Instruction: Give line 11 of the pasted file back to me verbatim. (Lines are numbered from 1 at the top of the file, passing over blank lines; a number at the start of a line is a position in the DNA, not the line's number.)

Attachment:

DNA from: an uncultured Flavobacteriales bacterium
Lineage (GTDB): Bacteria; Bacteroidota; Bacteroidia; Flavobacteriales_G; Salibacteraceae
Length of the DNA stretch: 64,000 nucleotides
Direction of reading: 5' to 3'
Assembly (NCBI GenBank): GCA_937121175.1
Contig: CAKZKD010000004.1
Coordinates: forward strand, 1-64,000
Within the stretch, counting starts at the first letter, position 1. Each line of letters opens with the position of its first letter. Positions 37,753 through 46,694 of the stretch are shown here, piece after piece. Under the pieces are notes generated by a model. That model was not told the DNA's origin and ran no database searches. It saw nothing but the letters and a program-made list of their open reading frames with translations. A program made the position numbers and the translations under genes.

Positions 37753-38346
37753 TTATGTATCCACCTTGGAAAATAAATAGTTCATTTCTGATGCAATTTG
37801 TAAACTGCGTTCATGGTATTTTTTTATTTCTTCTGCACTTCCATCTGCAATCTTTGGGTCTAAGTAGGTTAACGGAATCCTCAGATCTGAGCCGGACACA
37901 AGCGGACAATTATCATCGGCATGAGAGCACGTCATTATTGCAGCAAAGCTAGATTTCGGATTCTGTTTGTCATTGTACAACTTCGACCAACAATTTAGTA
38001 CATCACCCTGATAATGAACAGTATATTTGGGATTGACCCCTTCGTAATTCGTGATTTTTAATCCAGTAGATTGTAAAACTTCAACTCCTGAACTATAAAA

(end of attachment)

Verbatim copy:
37801 TAAACTGCGTTCATGGTATTTTTTTATTTCTTCTGCACTTCCATCTGCAATCTTTGGGTCTAAGTAGGTTAACGGAATCCTCAGATCTGAGCCGGACACA